Surgical patients in low-income countries more likely to acquire a drug-resistant infection following surgery

Sunday, March 18, 2018 by

Low-income countries have a greater risk of surgical site infection (SSI) after gastrointestinal surgery, according to a study published in Lancet Infectious Diseases. The international, prospective, and multicenter cohort study also pointed out that people who had surgery in these countries have an increased chance of developing an infection linked to drug-resistant bacteria.

  • The study involved 12,539 patients from low-, middle- and high-income countries, according to the U.N.’s Human Development Index (HDI). In total, researchers looked at data from 343 hospitals in 66 countries regarding patients who had undergone a gastrointestinal resection in a two-week timeframe.
  • Aside from the clinical data, variables from the GlobalSurg1 study, as well as those from other studies, were included in the risk adjustment models. Outcomes were defined as by the 30-day SSI incidence, based on the criteria set forth by the U.S. Centers for Disease Control and Prevention, and relationships were evaluated using the Bayesian multilevel logistic regression models.
  • Incidences of SSI varied depending on the HDI classification of the country: high-income countries had a 9.4 percent incidence rate, middle-income countries had 14 percent, and low-income countries had 23.2 percent. After risk factor adjustment, low-income countries were noted to be at most risk of an SSI at a 1.60 ratio. In comparison, middle-income countries only had a 1.12 ratio of getting an SSI.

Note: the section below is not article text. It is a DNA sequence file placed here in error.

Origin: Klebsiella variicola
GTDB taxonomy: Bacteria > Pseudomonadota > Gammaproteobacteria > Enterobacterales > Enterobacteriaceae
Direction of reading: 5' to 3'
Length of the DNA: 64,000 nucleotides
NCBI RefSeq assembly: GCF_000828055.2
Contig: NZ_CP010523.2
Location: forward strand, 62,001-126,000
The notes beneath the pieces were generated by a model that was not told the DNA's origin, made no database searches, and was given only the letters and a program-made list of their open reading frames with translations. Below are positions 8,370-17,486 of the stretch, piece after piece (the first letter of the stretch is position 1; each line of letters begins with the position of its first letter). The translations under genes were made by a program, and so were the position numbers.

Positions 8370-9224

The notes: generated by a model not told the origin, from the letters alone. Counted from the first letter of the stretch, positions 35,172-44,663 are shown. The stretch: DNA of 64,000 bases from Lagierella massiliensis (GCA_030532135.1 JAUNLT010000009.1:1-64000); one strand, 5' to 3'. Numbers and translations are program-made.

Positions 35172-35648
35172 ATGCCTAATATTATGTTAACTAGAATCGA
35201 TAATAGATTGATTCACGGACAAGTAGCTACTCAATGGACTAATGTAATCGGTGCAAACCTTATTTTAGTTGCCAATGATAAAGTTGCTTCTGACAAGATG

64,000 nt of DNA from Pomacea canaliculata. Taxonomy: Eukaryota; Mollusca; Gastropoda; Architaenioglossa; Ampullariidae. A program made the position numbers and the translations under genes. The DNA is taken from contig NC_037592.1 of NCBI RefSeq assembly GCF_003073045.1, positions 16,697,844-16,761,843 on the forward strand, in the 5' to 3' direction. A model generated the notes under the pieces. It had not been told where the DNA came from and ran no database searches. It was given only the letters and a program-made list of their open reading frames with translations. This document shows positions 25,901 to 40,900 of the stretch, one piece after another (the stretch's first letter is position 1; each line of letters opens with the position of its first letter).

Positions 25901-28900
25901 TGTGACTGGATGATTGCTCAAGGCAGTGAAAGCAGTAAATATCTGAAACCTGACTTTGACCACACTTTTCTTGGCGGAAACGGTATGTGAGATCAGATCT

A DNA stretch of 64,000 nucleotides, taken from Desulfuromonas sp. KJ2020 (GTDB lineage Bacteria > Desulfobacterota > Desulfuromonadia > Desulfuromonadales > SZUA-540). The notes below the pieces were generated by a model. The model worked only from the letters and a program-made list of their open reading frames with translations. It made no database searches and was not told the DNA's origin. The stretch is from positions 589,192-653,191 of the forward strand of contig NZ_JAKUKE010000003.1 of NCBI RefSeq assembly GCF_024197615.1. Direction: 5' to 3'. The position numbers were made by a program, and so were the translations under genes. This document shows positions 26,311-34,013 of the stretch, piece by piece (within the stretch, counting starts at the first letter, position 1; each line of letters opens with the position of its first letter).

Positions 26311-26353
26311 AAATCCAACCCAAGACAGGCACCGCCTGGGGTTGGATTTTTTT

• In addition, 21.6 percent of 610 patients with SSI had one that is resistant to prophylactic antibiotics. Those in low-income countries had the largest incidence at 35.9 percent, followed by middle-income countries at 19.8 percent and 16.6 percent of high-income countries.

The results scored the need for ” high-quality interventional research, urgent, pragmatic, randomized trials” in low-income countries to develop measures to reduce complications.

Journal reference:

GlobalSurg Collaborative. SURGICAL SITE INFECTION AFTER GASTROINTESTINAL SURGERY IN HIGH-INCOME, MIDDLE-INCOME, AND LOW-INCOME COUNTRIES: A PROSPECTIVE, INTERNATIONAL, MULTICENTRE COHORT STUDY. Lancet Infectious Diseases. 2018. DOI: 10.1016/S1473-3099(18)30101-4

 



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